The left hand side of this expression is the transfer current, with units of A/cm^{3}, and gives the amount of electrochemical reaction occurring at any point. The right hand side has two components: the anodic and cathodic kinetic terms. The downside of the Butler-Volmer equation is its complexity. Finding an analytical solution to the above set of differential equations requires a more simplified kinetic expression. One possible simplification is to assume the overpotential (*φ*_{1 }– *φ*_{2}) is highly negative. This means only the cathodic term in the Butler-Volmer equation need be considered:

The right hand side of this expression is a form of the Tafel equation. (An analogous anodic form can be used when overpotential is highly positive.) Another possible simplification is to assume the overpotential (*φ*_{1} – *φ*_{2}) is small. In this case both anodic and cathodic terms are important. Substituting the first two terms of a Taylor series for the exponentials results in:

This linear kinetic expression is valid only at low currents. Which approximation of the kinetic expression is appropriate depends on the conditions of interest. Choosing the following values for physical parameters:

- electrode area per volume,
*a*= 23,300 cm^{-1} - transfer coefficients,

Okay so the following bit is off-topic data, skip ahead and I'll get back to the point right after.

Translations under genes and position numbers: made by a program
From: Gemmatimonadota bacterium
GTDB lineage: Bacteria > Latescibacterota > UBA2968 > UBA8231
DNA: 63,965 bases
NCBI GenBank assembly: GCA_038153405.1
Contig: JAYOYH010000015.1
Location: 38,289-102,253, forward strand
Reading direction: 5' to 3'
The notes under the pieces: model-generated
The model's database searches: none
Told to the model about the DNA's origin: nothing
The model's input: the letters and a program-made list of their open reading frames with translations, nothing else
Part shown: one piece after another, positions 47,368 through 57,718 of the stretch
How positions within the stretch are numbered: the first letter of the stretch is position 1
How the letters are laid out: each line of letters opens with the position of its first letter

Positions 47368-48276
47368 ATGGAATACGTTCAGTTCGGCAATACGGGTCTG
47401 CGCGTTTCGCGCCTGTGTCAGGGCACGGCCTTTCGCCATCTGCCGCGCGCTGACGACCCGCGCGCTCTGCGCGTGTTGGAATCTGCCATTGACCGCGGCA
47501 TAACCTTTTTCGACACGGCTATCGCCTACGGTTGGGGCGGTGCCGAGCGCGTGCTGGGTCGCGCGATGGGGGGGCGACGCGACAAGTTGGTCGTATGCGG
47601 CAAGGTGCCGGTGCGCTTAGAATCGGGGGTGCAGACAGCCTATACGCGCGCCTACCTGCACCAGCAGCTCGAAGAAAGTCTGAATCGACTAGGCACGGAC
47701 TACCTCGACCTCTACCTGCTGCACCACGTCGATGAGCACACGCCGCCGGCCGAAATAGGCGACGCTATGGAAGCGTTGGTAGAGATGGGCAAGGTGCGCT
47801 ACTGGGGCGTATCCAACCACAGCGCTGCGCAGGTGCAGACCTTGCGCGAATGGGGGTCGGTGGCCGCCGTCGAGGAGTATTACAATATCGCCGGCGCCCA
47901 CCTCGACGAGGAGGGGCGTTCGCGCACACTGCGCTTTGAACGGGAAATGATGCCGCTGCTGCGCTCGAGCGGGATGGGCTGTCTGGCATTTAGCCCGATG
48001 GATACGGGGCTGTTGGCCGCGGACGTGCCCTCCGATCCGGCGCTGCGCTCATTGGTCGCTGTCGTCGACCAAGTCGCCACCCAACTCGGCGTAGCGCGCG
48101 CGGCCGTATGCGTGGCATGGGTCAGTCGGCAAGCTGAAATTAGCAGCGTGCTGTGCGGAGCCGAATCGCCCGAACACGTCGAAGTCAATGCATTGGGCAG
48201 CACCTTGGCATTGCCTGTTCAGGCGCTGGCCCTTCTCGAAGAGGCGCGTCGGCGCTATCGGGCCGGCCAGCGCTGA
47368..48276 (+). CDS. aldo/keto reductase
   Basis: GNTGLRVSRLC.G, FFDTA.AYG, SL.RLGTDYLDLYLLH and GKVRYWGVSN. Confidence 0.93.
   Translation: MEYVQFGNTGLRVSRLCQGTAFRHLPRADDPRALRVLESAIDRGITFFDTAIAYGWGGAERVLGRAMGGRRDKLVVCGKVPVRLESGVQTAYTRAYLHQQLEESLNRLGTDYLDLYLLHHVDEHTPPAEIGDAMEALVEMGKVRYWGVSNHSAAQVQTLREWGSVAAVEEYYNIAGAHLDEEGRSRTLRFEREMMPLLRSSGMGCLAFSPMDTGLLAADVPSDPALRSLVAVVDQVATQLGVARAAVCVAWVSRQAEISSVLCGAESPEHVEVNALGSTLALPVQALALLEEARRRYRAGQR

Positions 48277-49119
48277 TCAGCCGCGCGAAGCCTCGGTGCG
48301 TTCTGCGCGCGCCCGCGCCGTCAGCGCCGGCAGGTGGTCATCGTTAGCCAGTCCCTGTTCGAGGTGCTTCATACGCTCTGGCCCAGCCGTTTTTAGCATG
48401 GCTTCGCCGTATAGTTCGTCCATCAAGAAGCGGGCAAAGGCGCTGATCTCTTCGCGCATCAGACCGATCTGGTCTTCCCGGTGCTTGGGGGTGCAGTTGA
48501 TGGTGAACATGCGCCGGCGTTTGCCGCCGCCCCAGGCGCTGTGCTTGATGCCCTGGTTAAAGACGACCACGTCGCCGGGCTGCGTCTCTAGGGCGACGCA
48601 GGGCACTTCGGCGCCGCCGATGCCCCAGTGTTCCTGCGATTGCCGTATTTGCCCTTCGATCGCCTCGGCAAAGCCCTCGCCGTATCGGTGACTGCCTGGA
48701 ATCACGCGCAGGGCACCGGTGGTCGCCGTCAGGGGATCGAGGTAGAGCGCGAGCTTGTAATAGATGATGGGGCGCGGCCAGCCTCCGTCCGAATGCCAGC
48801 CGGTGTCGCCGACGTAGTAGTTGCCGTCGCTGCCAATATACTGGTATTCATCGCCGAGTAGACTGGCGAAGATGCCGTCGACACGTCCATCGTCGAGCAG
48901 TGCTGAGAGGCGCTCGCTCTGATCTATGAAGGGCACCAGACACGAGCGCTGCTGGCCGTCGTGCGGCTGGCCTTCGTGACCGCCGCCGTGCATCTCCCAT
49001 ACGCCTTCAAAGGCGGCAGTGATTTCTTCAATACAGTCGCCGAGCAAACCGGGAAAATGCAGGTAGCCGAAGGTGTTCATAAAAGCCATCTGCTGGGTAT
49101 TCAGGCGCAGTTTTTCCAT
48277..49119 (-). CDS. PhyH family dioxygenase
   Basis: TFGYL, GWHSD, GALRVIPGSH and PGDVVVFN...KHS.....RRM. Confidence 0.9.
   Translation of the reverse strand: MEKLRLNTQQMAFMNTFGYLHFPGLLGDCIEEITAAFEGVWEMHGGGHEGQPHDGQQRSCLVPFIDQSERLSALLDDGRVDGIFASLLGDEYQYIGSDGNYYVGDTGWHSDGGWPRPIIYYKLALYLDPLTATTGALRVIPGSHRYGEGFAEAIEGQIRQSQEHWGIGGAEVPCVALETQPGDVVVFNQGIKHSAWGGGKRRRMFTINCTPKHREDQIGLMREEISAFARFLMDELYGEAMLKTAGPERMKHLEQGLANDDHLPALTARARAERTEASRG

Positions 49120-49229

*α*_{a}=*α*_{c}= 0.5 - exchange current density,
*i*_{0}= 2 x 10^{-7}A/cm^{2} - current density,
*I*= 0.1 A/cm^{2} - length,
*L*= 1 cm - electrolyte conductivity,
*κ*= 0.06 S/cm - electrode conductivity,
*σ*= 20 S/cm

we assume that the Tafel approximation for kinetics will be valid, because the current density is much larger than the exchange current density. Solving the set of equations 1-4 for both Tafel and linear kinetics gives the results below:

The Tafel kinetic expression predicts that current exchange from liquid to solid phases (ionic current to electronic current) will be concentrated near x = 0, the location closest to the counter electrode. There (*φ*_{1} – *φ*_{2}) will be near 300 mV, falling away further into the electrode. In contrast, the linear kinetic expression predicts a more even exchange of current through the electrode, and much higher values of (*φ*_{1} – *φ*_{2}). This is because the linear expression is a softer function of overpotential than the exponential one. The Tafel approximation is clearly the more appropriate in this case because (*φ*_{1} – *φ*_{2}) » RT/F which is 25.7 mV at room temperature.

Plotting the transfer current di_{2}/dx shows that in reality the electrochemical reaction is concentrated in the front 10% of the electrode. Linear kinetics tend to result in more uniform current distributions, but for this to be the case *i*_{0} > *I* will need to hold.

Click here for Modeling porous electrodes: Part 3, which is about solving porous electrode problems using Newman’s BAND method.

# Dr. Nilesh

Nilesh Ingale got his Ph.D. yesterday here at the CUNY Energy Institute. He and I have worked closely for several years, modeling alkaline batteries, worrying about manganese dioxide. Congratulations, my man. Here’s my favorite Nilesh picture, from 2012: he’s taken Valerio’s ID to get into an event at the Electricity Storage Association conference. I don’t remember why. Maybe they had good food?